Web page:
What is the integral of cos t/t where limits are 1 to x ?

My book says that it is sinx/x - sin1 + integral (from 1 to x) sin t/ t^{2 }dt for all x>=1.

I can't figure out how .

Please help.

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- Mar 15th 2013, 04:45 AMmrmaaza123Conditional convergence of improper integrals
What is the integral of cos t/t where limits are 1 to x ?

My book says that it is sinx/x - sin1 + integral (from 1 to x) sin t/ t^{2 }dt for all x>=1.

I can't figure out how .

Please help. - Mar 15th 2013, 05:00 AMTheEmptySetRe: Conditional convergence of improper integrals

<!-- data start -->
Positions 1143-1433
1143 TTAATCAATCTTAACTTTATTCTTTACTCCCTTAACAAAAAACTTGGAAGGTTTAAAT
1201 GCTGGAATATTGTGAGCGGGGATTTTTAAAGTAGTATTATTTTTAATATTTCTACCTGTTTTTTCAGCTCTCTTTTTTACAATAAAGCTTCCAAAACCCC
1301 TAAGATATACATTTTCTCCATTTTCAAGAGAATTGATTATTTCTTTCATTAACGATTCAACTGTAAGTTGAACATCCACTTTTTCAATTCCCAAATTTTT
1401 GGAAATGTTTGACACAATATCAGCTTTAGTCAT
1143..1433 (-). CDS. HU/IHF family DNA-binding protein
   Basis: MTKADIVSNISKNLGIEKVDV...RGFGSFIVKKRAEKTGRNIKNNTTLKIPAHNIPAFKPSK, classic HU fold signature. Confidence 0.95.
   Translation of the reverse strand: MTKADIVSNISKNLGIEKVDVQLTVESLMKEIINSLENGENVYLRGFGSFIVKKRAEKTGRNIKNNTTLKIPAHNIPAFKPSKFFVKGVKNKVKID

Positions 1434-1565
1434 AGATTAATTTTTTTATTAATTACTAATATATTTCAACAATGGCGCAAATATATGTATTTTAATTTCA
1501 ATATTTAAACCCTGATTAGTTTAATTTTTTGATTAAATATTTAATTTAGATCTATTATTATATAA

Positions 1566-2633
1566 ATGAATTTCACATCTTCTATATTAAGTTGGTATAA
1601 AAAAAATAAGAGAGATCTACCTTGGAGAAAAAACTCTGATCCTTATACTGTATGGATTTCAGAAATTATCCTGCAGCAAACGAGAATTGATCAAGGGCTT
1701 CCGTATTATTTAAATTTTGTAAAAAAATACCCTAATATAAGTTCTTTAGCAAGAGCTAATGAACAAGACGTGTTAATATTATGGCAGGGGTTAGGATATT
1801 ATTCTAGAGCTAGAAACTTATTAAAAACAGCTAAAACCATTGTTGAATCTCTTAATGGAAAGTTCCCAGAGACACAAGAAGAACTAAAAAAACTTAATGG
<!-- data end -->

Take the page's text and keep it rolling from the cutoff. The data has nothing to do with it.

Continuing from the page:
Use integration by parts.

$\displaystyle u=\frac{1}{t} \implies du=-\frac{1}{t^2}dt$

and

$\displaystyle dv=\cos(t) \implies v=\sin(t)$

This gives

$\displaystyle \int_{1}^{x} \frac{\cos(t)}{t}dt=\frac{\sin(t)}{t}\bigg|_{t=1}^ {t=x}+\int_{1}^x\frac{\sin(t)}{t^2}dt$ - Mar 15th 2013, 05:28 AMmrmaaza123Re: Conditional convergence of improper integrals
Oh, yes. Thank you, i don't really know how i overlooked that !